In the previous blog we talked about some of the working artists out there who are using crochet in their artwork. That was only a taste. If you know of others, please put up a post on that page. The crochet community is a small but close-knit group (or should I say close-crocheted?) The best way to get information out about anything crochet is to share what you know and by the same token, that’s the best way to learn more about crochet. That’s what I am hoping to do with this website. There are lots of websites out there that have demos, free patterns, and crochet alongs. But there is not much related to crochet as an artform. If you love crochet and love to see or hear about the most wild and wonderful things being done in crochet, this is the place to come to. I will be posting stories, links, and as much information as possible.
The way we keep crochet alive as a living craft is to disseminate information among ourselves. Start a local crochet group and meet somewhere other than a yarn shop. Local yarn shops are great and we should support them, but they are often small, hard, to find, and can be intimidating for some people. Right now, people don’t have a lot of money, so meet with others in a home or public place, share what you have, if you can, and most of all encourage others.
Start a local crochet group. Believe me crocheters will welcome it. There are lots of knitting groups, but few crochet groups. Make it friendly and fun. Include time to show some amazing crochet projects that you have seen from others or online. Go beyond just meeting up and doing a little show and tell, then spending the rest of the time with local chit/chat. Start a conversation anyone can contribute to. Talk about upcoming crochet events, websites or blogs that you have seen on line, opinions and ideas about different techniques and styles of crochet. Plan a group trip to see a local artist’s work or travel together to a conference.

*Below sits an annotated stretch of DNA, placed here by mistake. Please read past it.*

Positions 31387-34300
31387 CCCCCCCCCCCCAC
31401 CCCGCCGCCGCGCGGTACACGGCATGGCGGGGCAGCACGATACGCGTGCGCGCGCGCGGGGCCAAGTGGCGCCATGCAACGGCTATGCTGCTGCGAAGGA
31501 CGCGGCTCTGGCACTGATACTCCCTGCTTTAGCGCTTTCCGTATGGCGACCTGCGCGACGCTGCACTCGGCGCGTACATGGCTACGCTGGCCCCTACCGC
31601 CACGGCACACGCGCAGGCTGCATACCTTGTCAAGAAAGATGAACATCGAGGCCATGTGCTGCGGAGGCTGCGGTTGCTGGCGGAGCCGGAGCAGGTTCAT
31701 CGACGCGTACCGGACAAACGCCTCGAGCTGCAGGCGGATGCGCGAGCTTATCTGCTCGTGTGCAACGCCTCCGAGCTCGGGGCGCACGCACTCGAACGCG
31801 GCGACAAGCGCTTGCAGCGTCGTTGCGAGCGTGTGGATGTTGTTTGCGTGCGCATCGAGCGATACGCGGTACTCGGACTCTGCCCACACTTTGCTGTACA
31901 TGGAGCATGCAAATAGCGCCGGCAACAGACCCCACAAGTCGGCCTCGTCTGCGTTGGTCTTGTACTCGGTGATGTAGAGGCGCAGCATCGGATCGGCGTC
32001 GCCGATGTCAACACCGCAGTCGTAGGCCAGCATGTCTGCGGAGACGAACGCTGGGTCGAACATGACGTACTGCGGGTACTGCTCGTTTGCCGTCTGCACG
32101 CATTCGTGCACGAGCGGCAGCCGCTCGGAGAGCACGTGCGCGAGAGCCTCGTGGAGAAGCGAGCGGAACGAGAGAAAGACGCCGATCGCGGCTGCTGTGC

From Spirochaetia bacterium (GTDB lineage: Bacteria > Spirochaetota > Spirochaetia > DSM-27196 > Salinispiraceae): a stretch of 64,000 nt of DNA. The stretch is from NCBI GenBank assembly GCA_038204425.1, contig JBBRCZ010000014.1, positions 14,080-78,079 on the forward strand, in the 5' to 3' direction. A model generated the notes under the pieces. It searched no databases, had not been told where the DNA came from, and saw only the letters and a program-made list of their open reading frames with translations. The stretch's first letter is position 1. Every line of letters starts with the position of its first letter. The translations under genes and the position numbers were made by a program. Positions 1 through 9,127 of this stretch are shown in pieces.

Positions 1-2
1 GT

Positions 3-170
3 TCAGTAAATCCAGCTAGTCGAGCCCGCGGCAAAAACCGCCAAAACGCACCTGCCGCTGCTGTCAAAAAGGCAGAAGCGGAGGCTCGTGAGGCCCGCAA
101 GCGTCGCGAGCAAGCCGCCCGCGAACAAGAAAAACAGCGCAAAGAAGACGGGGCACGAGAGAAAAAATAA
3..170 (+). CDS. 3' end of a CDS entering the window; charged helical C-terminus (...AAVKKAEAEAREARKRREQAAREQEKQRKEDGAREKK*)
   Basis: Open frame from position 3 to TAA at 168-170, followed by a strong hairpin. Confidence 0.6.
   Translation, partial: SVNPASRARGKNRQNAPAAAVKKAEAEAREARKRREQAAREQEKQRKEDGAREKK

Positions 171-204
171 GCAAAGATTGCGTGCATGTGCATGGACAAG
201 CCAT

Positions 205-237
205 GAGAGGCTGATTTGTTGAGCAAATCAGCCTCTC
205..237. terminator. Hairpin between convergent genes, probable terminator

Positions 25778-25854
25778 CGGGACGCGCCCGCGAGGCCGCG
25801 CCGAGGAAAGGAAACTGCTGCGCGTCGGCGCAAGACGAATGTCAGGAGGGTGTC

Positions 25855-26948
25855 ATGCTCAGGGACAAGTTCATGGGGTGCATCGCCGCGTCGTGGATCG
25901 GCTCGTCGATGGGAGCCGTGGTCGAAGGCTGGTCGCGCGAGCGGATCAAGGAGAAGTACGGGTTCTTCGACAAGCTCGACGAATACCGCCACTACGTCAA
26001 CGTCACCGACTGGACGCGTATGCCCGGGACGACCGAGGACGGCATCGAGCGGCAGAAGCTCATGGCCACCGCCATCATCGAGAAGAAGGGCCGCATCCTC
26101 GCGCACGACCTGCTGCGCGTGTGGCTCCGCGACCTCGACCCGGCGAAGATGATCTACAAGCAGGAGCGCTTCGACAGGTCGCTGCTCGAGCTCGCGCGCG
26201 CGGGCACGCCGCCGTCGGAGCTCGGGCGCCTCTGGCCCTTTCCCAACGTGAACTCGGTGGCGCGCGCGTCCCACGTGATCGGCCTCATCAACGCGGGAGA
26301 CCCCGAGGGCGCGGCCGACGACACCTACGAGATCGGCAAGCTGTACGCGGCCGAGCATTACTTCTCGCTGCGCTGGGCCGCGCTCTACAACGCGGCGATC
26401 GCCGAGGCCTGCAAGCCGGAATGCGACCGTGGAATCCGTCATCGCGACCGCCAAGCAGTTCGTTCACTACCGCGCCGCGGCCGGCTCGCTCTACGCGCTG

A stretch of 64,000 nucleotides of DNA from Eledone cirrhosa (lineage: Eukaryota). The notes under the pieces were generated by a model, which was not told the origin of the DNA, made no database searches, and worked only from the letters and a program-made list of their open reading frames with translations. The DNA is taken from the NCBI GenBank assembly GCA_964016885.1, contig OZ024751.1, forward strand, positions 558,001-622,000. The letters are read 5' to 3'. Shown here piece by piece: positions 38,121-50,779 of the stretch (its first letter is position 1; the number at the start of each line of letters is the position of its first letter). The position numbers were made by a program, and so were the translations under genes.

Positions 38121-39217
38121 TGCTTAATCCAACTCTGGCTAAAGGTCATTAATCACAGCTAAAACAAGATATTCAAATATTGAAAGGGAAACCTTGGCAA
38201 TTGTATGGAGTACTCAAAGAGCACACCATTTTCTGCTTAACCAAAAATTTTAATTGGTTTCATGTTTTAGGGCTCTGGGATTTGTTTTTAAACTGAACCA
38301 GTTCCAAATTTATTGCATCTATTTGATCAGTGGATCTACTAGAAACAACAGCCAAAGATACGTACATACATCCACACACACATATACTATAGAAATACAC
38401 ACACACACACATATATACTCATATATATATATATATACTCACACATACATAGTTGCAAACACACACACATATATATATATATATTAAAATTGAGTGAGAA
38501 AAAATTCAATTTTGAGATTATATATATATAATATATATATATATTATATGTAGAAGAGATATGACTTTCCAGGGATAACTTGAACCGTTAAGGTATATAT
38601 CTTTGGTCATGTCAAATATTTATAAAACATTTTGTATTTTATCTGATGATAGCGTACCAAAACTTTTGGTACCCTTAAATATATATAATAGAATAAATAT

If you are in a small town in the middle of the US, like me, you may find it hard to start up a group. Crafts have their niches,. I don’t know why that is, but the most crafty states, seem to be on the east and west coasts, with some of the more northern states having pockets of crafters. This is based strictly on my observations from traveling and living in a lot of different states. Do you live in a crafty place? How many yarn stores are in less than one hour’s drive from you? How many active guilds or craft groups are in or near your town? If there is a craft or fabric store in your area, does it put the craft items right up front or have they stuck a bunch of home decorator items in the front? I’d like to see a WolframAlpha chart comparing the number for fiberarts clubs to number of Walmarts across America. My guess would be, the fewer Walmarts, the more clubs or organizations related to fiber arts or making things in general.
Just a last word about the website. Eventually, I hope to have a lot of images. Right now, that’s not possible because I need permission to use images. The best way to get that permission is through the publishers, artists, and photographers. If you are in this category and would like me to show your crochet related work, please contact me. The more images I have available the more beautiful the website will be. It is hard to write about the visual arts without images, and crochet is definitely a visual art!